"Sure, Mexico will always physically be there. But the close cooperation that we've built with our neighbor, which underpins our economic and security interests, is not a given. And after the first few weeks of the Trump presidency, we might be on the verge of losing it. Maybe that's not such a big deal. America first, right? But a quick look at the relationship shows us that America can't be first without Mexico." Read more:
Op-ed piece from the El Paso Times takes on Trump's attacks on Mexico: "Donald Trump’s incessant bashing of Mexico reminds me of past eras when U.S. presidents shamelessly took advantage of that country’s weaknesses to promote racist, imperialistic, and greedy policies."
Photo thanks to The Catholic Sun
"While the government officials developing and enforcing U.S. immigration policy will change on January 20, the economic system in which they make that policy will not. As fear sweeps through immigrant communities in the United States, understanding that system helps us anticipate what a Trump administration can and can’t do in regard to immigrants, and what immigrants themselves can do about it." Read More:
Tweak the first stanza a bit and this poem gives all of us directions towards making the world a better place.
Mood of Christmas
When the song of the angels is stilled,
When the star in the sky is gone,
When the kings and princes are home,
When the shepherds are back with their flock,
The work of Christmas begins:
To find the lost,
To heal the broken,
To feed the hungry,
To release the prisoner,
To rebuild the nations,
To bring peace among people,
To make music in the heart.
-- Howard Thurman
"New data from the Census Bureau show that 263 counties, cities and other jurisdictions in 29 states will now be required to print election ballots in languages other than English in future elections, a slight increase from five years ago." Read the complete article from the Pew Research Center by D'Vera Cohn.
With the impending assumption of power by the Trump administration, threats to social justice issues will escalate significantlyThe border will be one of his target areas, and border people will need to stay well informed and respond appropriately. EPSJ will regularly post articles and other materials on both our Facebook and website pages to increase awareness of policies that will impact our area.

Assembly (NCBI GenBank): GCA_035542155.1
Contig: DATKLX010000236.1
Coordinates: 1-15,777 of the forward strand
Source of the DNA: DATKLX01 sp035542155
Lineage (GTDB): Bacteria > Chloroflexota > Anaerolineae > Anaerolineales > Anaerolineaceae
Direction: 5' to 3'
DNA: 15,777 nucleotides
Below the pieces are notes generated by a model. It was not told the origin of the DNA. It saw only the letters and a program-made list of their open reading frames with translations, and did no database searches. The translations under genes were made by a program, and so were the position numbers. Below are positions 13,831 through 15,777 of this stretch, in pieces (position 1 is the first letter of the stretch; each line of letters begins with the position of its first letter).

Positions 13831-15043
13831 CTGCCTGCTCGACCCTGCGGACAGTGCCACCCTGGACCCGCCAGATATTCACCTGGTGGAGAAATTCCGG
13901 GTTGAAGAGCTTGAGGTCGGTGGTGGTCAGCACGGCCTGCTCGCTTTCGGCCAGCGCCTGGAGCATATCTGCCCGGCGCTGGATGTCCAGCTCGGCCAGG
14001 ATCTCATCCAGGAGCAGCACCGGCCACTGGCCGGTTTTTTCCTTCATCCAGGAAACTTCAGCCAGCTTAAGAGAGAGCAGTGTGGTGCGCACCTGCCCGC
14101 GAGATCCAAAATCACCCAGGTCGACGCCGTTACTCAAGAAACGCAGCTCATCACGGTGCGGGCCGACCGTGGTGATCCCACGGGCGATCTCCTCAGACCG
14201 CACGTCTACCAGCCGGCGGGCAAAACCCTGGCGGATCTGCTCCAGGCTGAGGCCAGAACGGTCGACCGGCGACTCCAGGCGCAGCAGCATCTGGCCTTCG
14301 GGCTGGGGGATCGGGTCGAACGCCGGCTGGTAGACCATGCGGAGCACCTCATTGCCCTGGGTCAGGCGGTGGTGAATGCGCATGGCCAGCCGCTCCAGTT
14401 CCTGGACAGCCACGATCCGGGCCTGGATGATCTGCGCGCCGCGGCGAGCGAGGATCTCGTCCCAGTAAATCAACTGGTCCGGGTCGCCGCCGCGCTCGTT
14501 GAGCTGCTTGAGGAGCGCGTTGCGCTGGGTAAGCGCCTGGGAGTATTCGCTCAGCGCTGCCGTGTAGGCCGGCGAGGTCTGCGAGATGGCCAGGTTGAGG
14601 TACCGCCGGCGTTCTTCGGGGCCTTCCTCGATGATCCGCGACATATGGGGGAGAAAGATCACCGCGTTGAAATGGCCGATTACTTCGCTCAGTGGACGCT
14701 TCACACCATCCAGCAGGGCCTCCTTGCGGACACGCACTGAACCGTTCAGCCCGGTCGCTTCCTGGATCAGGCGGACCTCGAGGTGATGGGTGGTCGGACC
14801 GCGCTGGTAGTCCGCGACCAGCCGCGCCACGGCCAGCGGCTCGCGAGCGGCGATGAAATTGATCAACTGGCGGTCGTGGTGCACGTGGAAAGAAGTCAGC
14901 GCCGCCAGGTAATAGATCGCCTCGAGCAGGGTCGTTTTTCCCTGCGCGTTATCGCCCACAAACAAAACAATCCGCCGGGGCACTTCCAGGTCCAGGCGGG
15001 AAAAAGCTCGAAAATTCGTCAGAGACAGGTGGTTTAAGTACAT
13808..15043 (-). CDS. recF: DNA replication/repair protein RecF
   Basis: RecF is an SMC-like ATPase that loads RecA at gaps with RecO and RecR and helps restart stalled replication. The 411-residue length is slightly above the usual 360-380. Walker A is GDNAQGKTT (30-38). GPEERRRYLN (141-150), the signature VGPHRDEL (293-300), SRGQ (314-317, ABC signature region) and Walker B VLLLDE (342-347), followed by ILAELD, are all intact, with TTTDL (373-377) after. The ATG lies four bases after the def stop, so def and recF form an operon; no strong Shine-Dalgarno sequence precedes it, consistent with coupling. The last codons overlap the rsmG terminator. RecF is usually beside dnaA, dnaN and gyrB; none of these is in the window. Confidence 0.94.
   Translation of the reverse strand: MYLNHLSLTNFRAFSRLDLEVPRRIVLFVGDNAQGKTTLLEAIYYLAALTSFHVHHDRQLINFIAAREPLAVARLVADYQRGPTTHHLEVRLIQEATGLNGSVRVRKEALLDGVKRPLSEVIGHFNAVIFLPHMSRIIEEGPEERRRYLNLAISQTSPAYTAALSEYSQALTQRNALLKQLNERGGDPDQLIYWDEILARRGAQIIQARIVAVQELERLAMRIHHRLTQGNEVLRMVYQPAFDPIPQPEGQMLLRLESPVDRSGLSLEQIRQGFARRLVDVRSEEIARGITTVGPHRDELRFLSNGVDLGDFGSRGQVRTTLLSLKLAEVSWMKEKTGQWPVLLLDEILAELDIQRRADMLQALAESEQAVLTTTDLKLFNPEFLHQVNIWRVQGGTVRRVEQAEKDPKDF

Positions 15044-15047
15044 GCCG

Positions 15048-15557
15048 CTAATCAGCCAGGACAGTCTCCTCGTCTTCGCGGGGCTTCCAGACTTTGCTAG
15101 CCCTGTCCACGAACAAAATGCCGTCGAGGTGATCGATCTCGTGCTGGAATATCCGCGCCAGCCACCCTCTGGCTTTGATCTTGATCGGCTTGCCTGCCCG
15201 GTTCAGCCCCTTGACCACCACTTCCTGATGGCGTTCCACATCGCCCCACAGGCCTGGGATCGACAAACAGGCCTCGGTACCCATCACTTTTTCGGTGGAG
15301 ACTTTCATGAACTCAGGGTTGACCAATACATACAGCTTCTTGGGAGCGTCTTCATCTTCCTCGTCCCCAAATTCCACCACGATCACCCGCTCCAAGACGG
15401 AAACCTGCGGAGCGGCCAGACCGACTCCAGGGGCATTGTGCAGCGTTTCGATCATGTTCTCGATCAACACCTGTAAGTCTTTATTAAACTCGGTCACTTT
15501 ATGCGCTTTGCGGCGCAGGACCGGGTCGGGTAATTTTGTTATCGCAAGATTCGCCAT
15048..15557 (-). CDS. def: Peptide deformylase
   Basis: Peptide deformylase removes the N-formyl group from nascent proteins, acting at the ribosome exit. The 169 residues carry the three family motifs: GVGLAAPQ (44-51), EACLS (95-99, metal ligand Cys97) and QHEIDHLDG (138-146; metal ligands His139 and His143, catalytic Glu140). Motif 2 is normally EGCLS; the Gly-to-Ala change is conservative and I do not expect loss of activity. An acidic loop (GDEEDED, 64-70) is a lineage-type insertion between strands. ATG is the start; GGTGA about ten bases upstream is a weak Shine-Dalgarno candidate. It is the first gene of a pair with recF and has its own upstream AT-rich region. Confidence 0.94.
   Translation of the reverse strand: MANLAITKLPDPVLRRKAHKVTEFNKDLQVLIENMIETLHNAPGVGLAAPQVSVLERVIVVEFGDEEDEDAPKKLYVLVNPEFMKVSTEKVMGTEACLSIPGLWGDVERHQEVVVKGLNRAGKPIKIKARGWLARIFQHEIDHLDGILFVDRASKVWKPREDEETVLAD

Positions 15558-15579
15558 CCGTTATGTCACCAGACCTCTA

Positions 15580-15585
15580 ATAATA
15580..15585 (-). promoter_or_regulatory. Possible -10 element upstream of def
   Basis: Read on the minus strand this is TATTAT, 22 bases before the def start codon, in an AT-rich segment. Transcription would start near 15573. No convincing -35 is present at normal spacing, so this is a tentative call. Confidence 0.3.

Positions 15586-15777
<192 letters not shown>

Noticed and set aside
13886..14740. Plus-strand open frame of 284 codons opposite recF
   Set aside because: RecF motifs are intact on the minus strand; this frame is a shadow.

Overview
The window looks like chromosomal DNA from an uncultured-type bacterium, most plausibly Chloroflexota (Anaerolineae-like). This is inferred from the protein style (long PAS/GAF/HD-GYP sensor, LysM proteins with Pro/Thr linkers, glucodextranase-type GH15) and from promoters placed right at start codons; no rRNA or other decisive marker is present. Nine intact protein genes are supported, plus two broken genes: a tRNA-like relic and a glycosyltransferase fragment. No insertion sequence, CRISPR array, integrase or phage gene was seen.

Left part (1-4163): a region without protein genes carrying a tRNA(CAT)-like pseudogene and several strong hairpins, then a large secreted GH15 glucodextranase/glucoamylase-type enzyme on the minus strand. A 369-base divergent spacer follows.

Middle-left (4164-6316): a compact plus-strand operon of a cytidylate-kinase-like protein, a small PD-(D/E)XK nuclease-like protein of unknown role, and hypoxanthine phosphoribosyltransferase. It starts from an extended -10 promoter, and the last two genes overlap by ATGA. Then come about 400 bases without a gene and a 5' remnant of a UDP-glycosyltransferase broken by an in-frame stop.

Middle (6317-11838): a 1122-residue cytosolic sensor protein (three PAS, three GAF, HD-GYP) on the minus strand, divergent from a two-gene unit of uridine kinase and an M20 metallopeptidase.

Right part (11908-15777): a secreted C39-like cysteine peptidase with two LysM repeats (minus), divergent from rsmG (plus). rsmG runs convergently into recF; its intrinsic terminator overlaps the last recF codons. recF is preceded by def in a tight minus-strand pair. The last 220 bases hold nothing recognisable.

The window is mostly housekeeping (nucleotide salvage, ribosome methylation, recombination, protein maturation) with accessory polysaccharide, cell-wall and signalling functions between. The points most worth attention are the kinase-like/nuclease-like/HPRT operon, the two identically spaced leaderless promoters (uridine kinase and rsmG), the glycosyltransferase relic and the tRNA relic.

From Lindsey Anderson of the El Paso Times:
"A new year is just around the corner, and for a group of Bowie High School seniors, it will forever be the year they made their mark. The six seniors are launching the Oso Good Food Truck, transforming an old school bus into a mobile restaurant they hope will hit the road early next spring." Read More
This is a beautiful essay about growing up in LA as the child of Guatemalan immigrants.
"In the deepest reaches of my brain, there is a boy who speaks Spanish.
He calls his mother and father “Mamá” and “Papá.” One of his favorite expressions is “qué lindo” (how nice, or how sweet). He’s proud of the Mexican slang he’s learned: for instance, “no hay pedo,” which means “no problem,” though its literal translation is “there is no fart.”
California nearly killed that boy." Read More
From the El Paso Times:
"Although economic times seem to have improved since the Great Recession, many people still struggle to make ends meet. One measure of this is food insecurity - limited or uncertain availability of nutritionally adequate foods." Read More
At the forum on farm workers, Carlos Marentes provided a very interesting and informative overview of the conditions that these workers face as they pick our food every day. Marentes emphasized that unlike other members of the labor force, farm workers do not have bargaining rights, a situation that has made it very difficult for them to organize unions and press for higher wages.
"The song we're hearing right now is called "Maiz." In English, it means corn. I wrote the song "Maiz" after meeting someone actually whose home had been uprooted because they were Mexican corn farmers."
Farm Workers on the Border: An Invisible and Exploited Labor Force. Carlos Marentes will speak. Discussion will follow. Centro de Salud La Fe, 721 S. Ochoa, REAR BLDG entrance on 6th St.
Do we ever wonder how all the wonderful produce gets to our grocery stores?
EL PASO, Texas - Long time border farm worker organizer and advocate Carlos Marentes met Pope Francis in late October 2014 as part of the three-day World Meeting of Popular Movements conference in Rome. Read More